So this is probably the first instance what I can only describe as user spam. Unfortunately, non-mods won't be able to see the answers since they've been deleted, but user mouton, who joined just today, posted 5 answers in quick succession, none of which made any sense and were immediately flagged by users.

I (somewhat unilaterally) decided to use the SE email mechanism to email the user, in which I explained that their answers were repeatedly being flagged for low quality, and issued a warning that if this activity continued, they would be suspended for two days.

The question I have is: is this a reasonable way of dealing with such cases ?

Since it will be hard to discuss this out of context, below are examples:

On this question about infeasibility of AC^0 problems: these answers:

  1. "I guess the Gödel's incompleteness theore mis quite enough to give you a proof on the quid of your question. In addition, I guess that you're not believing in any mathematical demonstration of the "universe"?!"
  2. "(sorry, the arithmetic hierarchy made me thinking about some Bourbaky languages.. :)"

On this question about provable statements about genetic algorithms:

  1. "my only comment would be that genetic is so complex (it is the same dimension as our society, let's say...big factories) that you can't really put a fixed value on the effect of genetic (it's not the only one which is a factory: search at different scales)so I would suggest you to go more on the geometry philosophy to get an answer to your problem. Maybe also on some orientation and symetry like theory... "

On a question about a graph transformation preserving isomorphism:

  • "Isomorphic means that you have a function f such f(G1+G2)=f(G1)+f(G2) and solve some algebraic properties. Please look in wikipedia to look which one, and define your "+" and check if all the properties are correct regarding to your isomorphism"

On a question about proofs that reveal a deeper structure:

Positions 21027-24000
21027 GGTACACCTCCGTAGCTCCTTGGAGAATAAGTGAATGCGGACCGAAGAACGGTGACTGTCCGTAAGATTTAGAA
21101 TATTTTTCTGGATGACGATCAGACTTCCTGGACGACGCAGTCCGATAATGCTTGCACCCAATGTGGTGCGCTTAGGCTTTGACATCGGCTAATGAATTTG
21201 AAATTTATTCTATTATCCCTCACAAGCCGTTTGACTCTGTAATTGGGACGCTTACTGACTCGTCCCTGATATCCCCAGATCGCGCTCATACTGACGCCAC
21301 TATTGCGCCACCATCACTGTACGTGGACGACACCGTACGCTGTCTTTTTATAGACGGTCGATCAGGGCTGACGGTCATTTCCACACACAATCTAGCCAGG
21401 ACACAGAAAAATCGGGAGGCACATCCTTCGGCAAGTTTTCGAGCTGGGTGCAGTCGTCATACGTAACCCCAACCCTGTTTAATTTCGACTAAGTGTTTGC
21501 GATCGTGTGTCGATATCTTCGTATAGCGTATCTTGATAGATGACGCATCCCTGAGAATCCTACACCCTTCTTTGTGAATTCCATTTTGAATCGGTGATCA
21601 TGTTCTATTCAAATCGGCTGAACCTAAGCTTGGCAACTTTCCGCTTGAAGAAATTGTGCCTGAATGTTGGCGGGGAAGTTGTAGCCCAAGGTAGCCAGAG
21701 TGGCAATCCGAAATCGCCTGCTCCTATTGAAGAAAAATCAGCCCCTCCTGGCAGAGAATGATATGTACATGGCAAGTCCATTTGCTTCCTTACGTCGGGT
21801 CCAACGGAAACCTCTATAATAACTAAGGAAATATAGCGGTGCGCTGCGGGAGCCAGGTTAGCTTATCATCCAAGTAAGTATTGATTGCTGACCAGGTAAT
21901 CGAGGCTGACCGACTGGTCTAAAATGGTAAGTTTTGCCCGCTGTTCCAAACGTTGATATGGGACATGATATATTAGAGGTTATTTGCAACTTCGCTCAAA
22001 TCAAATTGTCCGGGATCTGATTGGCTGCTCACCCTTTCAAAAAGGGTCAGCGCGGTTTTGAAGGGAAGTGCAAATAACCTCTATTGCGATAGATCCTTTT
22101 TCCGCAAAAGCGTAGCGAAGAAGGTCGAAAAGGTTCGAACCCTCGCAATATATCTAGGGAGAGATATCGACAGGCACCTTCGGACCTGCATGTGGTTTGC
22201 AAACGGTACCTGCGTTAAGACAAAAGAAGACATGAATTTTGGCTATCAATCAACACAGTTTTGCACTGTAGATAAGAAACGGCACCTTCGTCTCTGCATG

• "I met a stat teacher a few days ago. Wanted to ask him some stat question, 'cause I find that math stat is quite abstract. He told me that, yeah, indeed, you should look in some applied statistique to find some concrete example on the stat methodology (test to modelling). If that can help you..It is also for some biological concern."

There were also two answers in French, whose quality I can't ascertain.

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    $\begingroup$ The French answers were also junk. $\endgroup$ – Dave Clarke Feb 21 '11 at 7:55
  • $\begingroup$ The one about isomorphism is actually kind of meaningful, if not very helpful. $\endgroup$ – Raphael Feb 21 '11 at 11:30
  • $\begingroup$ @Dave: Your succinct comment made me laugh. :-) @Suresh: I think you dealt with the situation perfectly. $\endgroup$ – Robin Kothari Feb 21 '11 at 15:44
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    $\begingroup$ They almost look computer generated. $\endgroup$ – Joe Fitzsimons Feb 21 '11 at 20:38
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    $\begingroup$ @Joe: I felt the same thing, but I am wondering if this feeling is related to the fact that I recently read the story about Watson beating champions in Jeopardy. $\endgroup$ – Tsuyoshi Ito Feb 21 '11 at 21:36
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    $\begingroup$ I can assure you that it's not computer generated, since I got a response from the individual involved. $\endgroup$ – Suresh Venkat Feb 21 '11 at 22:06
  • $\begingroup$ And the response was not computer generated? :) $\endgroup$ – Radu GRIGore Feb 25 '11 at 10:59

Your actions were perfectly reasonable. The user in question surely knew (s)he was posting junk, so would have expected such a response. I would not necessarily email such offenders – presumably the consequences of their actions is not entirely unexpected, and an email gives more recognition of their actions than a silent ban.

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    $\begingroup$ I would not ban immediately. Let's give new users the advantage of doubt: maybe (s)he was making serious posts, that happened to be inappropriate. I think an warning is the proper response, since if the behaviour is then repeated we can assume purpose. $\endgroup$ – Raphael Feb 21 '11 at 11:32
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    $\begingroup$ As with all these cases, it depends on the content (or lack thereof). $\endgroup$ – Dave Clarke Feb 21 '11 at 11:51

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